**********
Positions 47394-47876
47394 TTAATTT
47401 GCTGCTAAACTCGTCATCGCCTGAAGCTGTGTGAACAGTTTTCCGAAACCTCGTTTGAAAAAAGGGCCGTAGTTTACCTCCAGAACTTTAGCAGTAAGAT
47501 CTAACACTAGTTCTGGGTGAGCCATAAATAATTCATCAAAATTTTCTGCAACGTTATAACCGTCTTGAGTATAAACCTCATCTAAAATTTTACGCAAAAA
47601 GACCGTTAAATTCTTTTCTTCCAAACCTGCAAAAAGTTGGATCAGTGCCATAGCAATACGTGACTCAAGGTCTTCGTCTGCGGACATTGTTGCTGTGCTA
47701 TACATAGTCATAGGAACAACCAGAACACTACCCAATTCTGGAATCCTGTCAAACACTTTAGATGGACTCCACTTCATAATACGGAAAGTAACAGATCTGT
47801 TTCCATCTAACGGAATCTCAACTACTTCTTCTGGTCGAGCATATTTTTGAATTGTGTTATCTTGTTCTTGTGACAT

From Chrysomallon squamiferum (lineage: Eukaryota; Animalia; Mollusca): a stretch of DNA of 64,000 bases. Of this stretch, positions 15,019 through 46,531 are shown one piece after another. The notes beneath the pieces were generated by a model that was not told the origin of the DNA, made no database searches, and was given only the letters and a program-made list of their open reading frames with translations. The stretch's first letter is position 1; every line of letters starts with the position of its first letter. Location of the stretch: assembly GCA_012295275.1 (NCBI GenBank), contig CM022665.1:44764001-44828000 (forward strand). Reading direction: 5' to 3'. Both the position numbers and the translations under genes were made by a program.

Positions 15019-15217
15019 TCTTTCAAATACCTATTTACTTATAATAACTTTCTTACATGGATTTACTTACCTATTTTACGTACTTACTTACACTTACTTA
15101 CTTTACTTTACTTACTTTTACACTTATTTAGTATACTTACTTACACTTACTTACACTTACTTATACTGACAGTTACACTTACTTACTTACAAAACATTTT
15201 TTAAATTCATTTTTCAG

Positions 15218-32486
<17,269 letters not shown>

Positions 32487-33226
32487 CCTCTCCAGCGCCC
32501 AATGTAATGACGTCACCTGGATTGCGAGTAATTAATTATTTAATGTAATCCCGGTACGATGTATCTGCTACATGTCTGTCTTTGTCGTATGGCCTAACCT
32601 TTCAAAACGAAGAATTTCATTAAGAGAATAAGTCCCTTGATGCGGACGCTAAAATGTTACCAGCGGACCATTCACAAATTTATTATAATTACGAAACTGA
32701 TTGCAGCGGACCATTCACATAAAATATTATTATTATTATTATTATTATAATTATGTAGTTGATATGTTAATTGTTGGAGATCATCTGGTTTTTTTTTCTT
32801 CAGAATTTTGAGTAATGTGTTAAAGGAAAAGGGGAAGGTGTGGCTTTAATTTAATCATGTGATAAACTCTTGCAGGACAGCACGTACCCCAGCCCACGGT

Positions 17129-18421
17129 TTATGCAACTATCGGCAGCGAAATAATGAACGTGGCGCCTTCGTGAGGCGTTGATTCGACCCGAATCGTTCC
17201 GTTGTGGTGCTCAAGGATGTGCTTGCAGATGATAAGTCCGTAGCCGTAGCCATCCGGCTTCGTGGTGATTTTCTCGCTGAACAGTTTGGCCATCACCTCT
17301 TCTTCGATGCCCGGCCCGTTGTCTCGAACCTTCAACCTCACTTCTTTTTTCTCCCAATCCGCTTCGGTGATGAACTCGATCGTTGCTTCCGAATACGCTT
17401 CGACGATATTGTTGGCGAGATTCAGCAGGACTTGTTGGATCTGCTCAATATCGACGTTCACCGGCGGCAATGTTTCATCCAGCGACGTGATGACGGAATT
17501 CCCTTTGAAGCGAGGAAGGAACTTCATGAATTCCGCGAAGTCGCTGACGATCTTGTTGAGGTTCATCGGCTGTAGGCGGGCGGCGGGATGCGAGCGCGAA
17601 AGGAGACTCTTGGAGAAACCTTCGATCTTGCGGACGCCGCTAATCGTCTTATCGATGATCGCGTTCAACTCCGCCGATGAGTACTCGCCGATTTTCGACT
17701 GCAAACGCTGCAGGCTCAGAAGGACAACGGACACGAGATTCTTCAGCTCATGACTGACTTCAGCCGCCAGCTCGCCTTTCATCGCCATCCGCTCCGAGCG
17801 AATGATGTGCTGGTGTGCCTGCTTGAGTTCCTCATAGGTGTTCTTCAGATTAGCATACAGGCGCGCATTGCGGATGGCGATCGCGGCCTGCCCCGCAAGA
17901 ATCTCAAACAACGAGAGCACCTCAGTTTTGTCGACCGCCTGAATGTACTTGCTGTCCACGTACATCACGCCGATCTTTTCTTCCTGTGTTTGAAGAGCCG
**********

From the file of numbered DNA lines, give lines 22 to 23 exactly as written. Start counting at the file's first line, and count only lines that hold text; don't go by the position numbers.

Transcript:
17129 TTATGCAACTATCGGCAGCGAAATAATGAACGTGGCGCCTTCGTGAGGCGTTGATTCGACCCGAATCGTTCC
17201 GTTGTGGTGCTCAAGGATGTGCTTGCAGATGATAAGTCCGTAGCCGTAGCCATCCGGCTTCGTGGTGATTTTCTCGCTGAACAGTTTGGCCATCACCTCT